Facebook will no longer allow advertisers to exclude people based on their race, ethnicity or national origin

The US government and Facebook parent company meta have agreed on a settlement to clear up a lawsuit that accused the company of facilitating housing discrimination. The Department of justice (DOJ) let advertisers specify that ads not be shown to people belonging to specific protected groups. You can read the full agreement below.

The government first brought a case against meta for algorithmic housing discrimination in 2019. The department says this was its first case dealing with algorithmic violations of the fair housing act.

The settlement will have to be approved by a judge before it’s truly final. The settlement says the system will’address racial and other disparities caused by its use of personalization algorithms in its ad delivery system’.

The new system will replace its special ad audiences tool for housing, as well as credit and employment opportunities. According to the DOJ, the tool and its algorithms made it so advertisers could advertise to people that were similar to a pre-selected group. Meta denies wrongdoing and notes that the agreement does n’t constitute an admission of guilt or a finding of liability.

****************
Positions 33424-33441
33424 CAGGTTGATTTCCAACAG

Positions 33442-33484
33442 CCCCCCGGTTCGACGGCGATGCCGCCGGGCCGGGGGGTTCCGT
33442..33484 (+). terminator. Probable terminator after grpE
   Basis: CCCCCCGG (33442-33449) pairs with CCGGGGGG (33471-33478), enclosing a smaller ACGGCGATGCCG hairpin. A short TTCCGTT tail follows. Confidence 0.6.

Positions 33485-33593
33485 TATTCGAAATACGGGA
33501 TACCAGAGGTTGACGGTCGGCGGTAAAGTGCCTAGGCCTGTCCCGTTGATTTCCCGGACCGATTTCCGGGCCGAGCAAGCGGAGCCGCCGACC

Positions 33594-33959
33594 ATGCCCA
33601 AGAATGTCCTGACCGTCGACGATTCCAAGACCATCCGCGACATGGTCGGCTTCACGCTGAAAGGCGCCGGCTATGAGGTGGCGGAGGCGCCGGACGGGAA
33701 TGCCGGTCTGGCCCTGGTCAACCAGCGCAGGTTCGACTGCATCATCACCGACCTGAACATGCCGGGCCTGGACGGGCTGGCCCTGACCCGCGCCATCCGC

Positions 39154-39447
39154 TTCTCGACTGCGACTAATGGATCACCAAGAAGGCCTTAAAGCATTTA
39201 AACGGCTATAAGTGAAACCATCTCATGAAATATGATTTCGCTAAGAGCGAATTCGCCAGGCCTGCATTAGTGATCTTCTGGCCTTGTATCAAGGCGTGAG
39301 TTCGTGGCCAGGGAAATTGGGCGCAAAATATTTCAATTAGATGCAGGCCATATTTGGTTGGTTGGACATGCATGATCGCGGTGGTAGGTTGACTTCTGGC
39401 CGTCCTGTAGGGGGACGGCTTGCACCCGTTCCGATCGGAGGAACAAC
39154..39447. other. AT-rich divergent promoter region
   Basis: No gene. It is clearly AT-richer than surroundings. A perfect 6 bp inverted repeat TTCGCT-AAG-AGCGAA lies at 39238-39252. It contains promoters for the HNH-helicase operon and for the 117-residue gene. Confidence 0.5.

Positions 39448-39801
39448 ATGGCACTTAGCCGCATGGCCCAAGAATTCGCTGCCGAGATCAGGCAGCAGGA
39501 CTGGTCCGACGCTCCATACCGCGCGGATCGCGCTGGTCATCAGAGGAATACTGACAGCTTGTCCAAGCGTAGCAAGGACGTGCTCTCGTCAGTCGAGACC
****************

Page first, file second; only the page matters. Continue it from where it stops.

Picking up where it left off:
The system will ensure the people watching the ad are targeted by and eligible to see the ad. Meta will look at age, gender, and race to measure how far off the targeted audience is from the actual audience.

By the end of December 2022, the company must prove to the government that the system works as intended and build it into its platform.

The company promises to share its progress as it builds the new system. If the government approves it and it’s put into place, a third party will’investigate and verify on an ongoing basis’.

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Written by Nuked

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